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THE GREAT SPIRIT OF COGNAC

THE GREAT SPIRIT OF COGNAC

Cognac is both the name of a world famous beverage and the French region that produces the drink. In that sense, Cognac is like Champagne, Bordeaux and Burgundy. However, while wine is fermented, spirits like cognac are distilled and, therefore, of a higher alcohol level.
 
In order to produce cognac, you have first to make the wine. Generally, 3 kinds of grapes are used in production. These are Ugni Blanc, Folle Blanche and Colombard. Ugni Blanc is predominant, responsible for more than 95% of all cognac. 

The wine that is first fermented to be later distilled into cognac is very acidic and incredibly sour. That acidity provides the ideal raw material for distilling. Distillation has the effect of accentuating and magnifying every tiny characteristic in the wine. Indeed, it takes 9 parts wine to produce one part cognac.  

How Cognac is Produced?

Wine is boiled in a copper kettle. The rising vapors pass through a pipe, then traveling through a ‘serpentine’. Outside and all around the serpentine, cold water condenses the vapors, producing the ‘brouillis’, which will be distilled once again to yield the ‘bonne chauffe’. Taking the best part of the ‘bonne chauffe’ and forsaking the impurities in the head and tail, the expert distiller manages to extract the heart of the cognac. 

When the spirit emerges from its double distillation, the alcohol level is about 70% - fiery to the point of being undrinkable. For cognac to become enjoyable, the spirit needs to be aged in oak. Time and air will then soften and smoothen it. Limousin and Troncais oak, both French, are preferred. The former possesses more tannins while the latter has more lignin's . Tannins not only impart color to the spirit, they also give structure to the cognac; lignins, on the other hand, blesses the cognac with a lovely vanilla and cinnamon flavor. 

The spirit ages in barrel for a minimum two years before it may be sold as cognac. Most are, of course, aged considerably longer. The time spent slumbering in oak - and interacting with oxygen - has the magical effect of transforming an originally burning spirit into a smooth, caressing liquid work of art.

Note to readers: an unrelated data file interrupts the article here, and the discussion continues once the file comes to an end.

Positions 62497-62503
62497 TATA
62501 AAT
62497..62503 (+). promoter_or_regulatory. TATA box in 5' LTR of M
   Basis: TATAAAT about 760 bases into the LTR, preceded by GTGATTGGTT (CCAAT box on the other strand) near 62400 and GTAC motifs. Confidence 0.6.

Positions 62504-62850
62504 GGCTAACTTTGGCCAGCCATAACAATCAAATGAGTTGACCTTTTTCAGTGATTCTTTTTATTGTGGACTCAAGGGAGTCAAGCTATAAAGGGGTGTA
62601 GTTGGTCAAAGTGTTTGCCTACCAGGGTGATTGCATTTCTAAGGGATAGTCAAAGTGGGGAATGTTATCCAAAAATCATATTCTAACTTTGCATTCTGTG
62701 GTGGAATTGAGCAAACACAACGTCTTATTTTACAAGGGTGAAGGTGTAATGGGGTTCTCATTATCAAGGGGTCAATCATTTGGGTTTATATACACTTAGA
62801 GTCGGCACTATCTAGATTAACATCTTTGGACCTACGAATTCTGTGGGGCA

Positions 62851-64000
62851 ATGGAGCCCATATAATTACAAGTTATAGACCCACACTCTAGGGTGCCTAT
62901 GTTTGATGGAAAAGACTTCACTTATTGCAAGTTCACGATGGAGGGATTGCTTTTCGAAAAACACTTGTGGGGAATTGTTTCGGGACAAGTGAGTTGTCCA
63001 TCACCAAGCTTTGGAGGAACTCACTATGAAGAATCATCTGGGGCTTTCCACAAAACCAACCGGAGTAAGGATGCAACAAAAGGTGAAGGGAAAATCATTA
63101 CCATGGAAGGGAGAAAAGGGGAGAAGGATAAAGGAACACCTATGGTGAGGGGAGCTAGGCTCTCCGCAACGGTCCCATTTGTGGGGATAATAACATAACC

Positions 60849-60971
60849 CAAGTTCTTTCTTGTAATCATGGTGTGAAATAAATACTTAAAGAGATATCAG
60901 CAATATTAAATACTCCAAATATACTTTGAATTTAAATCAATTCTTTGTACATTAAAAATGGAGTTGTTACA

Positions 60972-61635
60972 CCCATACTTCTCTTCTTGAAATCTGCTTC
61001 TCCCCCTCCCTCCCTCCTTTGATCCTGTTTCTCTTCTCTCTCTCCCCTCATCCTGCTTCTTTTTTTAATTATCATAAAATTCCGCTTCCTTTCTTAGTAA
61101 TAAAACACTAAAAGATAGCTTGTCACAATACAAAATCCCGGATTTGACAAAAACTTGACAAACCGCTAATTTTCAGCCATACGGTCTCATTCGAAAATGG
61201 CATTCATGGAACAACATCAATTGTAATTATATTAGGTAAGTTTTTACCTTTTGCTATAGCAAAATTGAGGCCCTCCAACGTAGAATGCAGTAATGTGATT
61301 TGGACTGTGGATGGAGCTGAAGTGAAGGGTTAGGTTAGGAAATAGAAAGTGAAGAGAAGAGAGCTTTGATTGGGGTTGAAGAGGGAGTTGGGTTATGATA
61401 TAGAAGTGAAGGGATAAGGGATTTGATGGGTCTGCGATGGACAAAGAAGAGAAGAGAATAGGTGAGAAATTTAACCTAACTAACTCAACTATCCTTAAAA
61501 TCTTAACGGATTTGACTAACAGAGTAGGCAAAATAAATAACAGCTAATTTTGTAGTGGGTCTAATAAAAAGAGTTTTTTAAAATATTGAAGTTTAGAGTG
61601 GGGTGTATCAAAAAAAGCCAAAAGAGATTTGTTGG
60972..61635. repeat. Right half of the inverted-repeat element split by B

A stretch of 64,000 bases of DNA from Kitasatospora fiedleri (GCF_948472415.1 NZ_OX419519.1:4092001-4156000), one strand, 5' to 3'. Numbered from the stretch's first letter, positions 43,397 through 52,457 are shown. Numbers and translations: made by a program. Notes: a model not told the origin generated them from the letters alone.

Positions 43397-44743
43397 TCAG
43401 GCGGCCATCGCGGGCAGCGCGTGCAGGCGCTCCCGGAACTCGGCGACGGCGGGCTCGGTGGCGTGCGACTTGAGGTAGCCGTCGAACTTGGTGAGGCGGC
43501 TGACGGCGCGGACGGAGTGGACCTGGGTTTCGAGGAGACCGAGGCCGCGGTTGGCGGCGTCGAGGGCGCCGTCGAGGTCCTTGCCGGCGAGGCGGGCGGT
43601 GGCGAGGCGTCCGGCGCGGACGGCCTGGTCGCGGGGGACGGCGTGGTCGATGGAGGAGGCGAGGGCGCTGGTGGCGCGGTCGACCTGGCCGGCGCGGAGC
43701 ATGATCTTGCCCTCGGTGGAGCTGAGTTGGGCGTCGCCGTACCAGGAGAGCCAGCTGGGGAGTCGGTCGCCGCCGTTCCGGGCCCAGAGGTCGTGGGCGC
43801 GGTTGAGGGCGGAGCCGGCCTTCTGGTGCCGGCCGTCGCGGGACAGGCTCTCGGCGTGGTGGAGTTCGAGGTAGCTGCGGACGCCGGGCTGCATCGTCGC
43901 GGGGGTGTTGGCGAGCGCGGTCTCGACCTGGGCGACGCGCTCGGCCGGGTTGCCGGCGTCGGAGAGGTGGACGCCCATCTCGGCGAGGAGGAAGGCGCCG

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THE GREAT SPIRIT OF COGNAC

Cognac is both the name of a world famous beverage and the French region that produces the drink. In that sense, Cognac is like Champagne, Bordeaux and Burgundy. However, while wine is fermented, spirits like cognac are distilled and, therefore, of a higher alcohol level.
 
In order to produce cognac, you have first to make the wine. Generally, 3 kinds of grapes are used in production. These are Ugni Blanc, Folle Blanche and Colombard. Ugni Blanc is predominant, responsible for more than 95% of all cognac. 

The wine that is first fermented to be later distilled into cognac is very acidic and incredibly sour. That acidity provides the ideal raw material for distilling. Distillation has the effect of accentuating and magnifying every tiny characteristic in the wine. Indeed, it takes 9 parts wine to produce one part cognac.  

How Cognac is Produced?

Wine is boiled in a copper kettle. The rising vapors pass through a pipe, then traveling through a ‘serpentine’. Outside and all around the serpentine, cold water condenses the vapors, producing the ‘brouillis’, which will be distilled once again to yield the ‘bonne chauffe’. Taking the best part of the ‘bonne chauffe’ and forsaking the impurities in the head and tail, the expert distiller manages to extract the heart of the cognac. 

When the spirit emerges from its double distillation, the alcohol level is about 70% - fiery to the point of being undrinkable. For cognac to become enjoyable, the spirit needs to be aged in oak. Time and air will then soften and smoothen it. Limousin and Troncais oak, both French, are preferred. The former possesses more tannins while the latter has more lignin's . Tannins not only impart color to the spirit, they also give structure to the cognac; lignins, on the other hand, blesses the cognac with a lovely vanilla and cinnamon flavor. 

The spirit ages in barrel for a minimum two years before it may be sold as cognac. Most are, of course, aged considerably longer. The time spent slumbering in oak - and interacting with oxygen - has the magical effect of transforming an originally burning spirit into a smooth, caressing liquid work of art.

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